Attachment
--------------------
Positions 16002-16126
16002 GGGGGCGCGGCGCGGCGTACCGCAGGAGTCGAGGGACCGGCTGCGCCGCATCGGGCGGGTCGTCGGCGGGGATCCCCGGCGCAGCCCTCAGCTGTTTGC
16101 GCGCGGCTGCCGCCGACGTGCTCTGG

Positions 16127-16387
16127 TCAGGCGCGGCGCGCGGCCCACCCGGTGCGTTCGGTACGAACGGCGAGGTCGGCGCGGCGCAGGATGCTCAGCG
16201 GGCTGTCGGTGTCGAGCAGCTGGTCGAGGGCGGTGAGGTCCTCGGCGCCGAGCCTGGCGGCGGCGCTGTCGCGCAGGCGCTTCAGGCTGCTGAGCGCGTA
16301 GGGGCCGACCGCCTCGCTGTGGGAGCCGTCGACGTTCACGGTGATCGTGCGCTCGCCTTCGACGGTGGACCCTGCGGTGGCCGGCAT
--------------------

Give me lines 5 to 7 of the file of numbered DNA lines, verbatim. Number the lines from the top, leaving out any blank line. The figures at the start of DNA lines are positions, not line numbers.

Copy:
16127 TCAGGCGCGGCGCGCGGCCCACCCGGTGCGTTCGGTACGAACGGCGAGGTCGGCGCGGCGCAGGATGCTCAGCG
16201 GGCTGTCGGTGTCGAGCAGCTGGTCGAGGGCGGTGAGGTCCTCGGCGCCGAGCCTGGCGGCGGCGCTGTCGCGCAGGCGCTTCAGGCTGCTGAGCGCGTA
16301 GGGGCCGACCGCCTCGCTGTGGGAGCCGTCGACGTTCACGGTGATCGTGCGCTCGCCTTCGACGGTGGACCCTGCGGTGGCCGGCAT